An Awesome Finish For Pine
One of the most popular looks for pine lumber is the old school "honey pine" look. In my opinion, it gives the lumber an antique, aged look. If you look at antique pine pieces you will see what I mean. Luckily, with modern gel stains, you can achieve this look pretty easily. Check out the video below to see my finish recipe.
Step 1: Surface Preparation
When staining wood, you don't want to sand the surface any higher than 150 to 180 grit. The higher you go, the less the stain penetrates the surface. The end grain will absorb more finish than face grain so make sure you sand it really well. In some cases, woodworkers will even sand end grain 1 grit finer than what they sanded the face grain with. For instance, if you sand the face grain up to 150 grit, they would sand the end grain up to 180 grit.
Remember how I said the higher the grit, the less the stain will penetrate? Well, that's what we want on the end grain. This should give us an even stain appearance on all surfaces of the board.
Step 2: Staining
It's no secret that i'm a fan of gel stains for staining blotchy woods. It's not the only way to achieve a good finish on blotchy woods, but it's the way that I prefer to finish my pieces. In my opinion, it's just faster to use gel stains instead of having to apply some form of blotch control and then applying the stain.
For this finish, I used the General Finishes Golden Pine gel stain. With the surfaced prepped, I applied the first coat using a cheap 2 inch wide chip brush. The goal with the gel stains is to flood the surface, so it doesn't really matter how you apply it. With the surface covered in the stain, I wiped it all off with some paper towels. Be sure to remove all of the excess stain so it doesn't dry and leave streaks on the surface.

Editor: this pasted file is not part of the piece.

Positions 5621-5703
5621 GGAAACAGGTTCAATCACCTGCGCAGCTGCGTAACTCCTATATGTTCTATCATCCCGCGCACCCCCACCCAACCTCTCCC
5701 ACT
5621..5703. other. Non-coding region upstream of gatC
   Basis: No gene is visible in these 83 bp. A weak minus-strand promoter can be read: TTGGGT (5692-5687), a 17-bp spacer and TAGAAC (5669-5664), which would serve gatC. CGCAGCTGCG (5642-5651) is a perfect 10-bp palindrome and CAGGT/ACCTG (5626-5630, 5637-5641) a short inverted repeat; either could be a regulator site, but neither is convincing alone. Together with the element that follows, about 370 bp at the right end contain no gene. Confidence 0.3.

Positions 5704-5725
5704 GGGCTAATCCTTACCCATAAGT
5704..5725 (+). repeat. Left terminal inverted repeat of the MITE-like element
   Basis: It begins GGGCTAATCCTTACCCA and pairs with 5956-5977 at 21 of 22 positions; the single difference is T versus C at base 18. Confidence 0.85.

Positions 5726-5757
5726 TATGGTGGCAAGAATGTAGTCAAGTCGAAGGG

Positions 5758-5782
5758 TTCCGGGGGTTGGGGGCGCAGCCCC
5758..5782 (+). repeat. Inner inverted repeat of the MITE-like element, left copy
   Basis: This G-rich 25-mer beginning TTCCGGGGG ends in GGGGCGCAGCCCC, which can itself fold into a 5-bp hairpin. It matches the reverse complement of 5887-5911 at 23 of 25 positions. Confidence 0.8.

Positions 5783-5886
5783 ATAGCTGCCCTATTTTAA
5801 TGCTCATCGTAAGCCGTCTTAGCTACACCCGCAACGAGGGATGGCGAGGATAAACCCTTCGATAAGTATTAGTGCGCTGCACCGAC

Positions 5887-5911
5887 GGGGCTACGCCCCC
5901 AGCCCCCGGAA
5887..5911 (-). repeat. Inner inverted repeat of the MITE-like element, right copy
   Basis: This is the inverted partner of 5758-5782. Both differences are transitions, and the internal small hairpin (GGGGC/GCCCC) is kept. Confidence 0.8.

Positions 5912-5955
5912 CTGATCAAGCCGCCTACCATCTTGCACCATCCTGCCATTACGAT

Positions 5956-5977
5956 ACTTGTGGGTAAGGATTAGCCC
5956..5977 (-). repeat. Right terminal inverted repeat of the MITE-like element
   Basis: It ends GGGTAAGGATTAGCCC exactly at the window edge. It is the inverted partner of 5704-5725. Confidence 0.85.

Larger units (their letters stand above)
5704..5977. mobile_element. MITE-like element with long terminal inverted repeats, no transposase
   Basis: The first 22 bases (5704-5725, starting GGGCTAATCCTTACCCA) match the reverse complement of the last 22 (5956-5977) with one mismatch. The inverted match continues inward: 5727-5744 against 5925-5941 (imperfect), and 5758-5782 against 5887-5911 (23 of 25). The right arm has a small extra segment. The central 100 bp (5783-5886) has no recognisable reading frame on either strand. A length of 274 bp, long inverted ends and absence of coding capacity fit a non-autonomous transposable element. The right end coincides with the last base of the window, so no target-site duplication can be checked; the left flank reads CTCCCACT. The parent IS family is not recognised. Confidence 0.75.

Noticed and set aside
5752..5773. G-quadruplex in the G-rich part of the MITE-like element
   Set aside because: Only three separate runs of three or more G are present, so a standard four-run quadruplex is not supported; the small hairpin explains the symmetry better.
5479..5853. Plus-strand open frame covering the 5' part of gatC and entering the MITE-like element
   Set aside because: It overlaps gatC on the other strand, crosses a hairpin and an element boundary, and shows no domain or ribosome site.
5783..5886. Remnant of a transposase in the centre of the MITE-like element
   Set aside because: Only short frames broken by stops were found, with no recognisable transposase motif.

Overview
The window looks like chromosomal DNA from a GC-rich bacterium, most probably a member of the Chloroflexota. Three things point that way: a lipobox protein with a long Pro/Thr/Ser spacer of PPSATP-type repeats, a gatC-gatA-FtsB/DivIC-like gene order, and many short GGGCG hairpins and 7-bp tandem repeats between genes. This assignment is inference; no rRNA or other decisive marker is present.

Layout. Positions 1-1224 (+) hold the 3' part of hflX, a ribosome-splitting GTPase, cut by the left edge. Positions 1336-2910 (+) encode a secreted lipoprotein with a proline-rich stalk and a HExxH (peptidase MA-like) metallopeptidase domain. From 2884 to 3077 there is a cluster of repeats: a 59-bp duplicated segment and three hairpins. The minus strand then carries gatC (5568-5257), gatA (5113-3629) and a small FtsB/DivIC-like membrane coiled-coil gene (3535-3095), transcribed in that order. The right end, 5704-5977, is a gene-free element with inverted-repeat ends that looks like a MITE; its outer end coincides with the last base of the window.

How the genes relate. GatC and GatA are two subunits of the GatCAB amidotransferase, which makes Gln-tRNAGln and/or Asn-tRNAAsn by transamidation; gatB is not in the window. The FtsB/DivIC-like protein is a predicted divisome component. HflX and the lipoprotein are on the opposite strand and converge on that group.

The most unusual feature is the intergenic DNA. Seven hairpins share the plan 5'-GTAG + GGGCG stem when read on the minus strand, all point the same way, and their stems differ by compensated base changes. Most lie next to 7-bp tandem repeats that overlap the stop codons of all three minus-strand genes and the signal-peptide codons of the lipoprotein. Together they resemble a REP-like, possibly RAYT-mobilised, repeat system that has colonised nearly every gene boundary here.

About 4-6 hours later, I applied a second and final coat using the same methods that I described above. The more coats you add, the more intense the finish will appear on the board. I recommend that you always use a sample board and test this finish to find the right about of coats for your taste.
Step 3: Top Coat
With the gel stain completely dry you can apply pretty much any top coat over it. If you are using a water based top coat, you will need to wait a minimum of 72 hours after you apply the last coat for it to completely dry according to General Finishes website. But if you are using an oil based finish like a polyurethane, you should be able to apply it after about 12-24 hours depending on your environment. Again, using a sample board takes all the guessing out of it.
My go-to top coat is General Finishes Arm-r-Seal in semi-gloss. It's a nice, durable finish that's easy to apply with a cotton rag. I buy a "bag of rags" which usually last me a year. I typically apply 3 coats on surfaces that will get some wear and tear.
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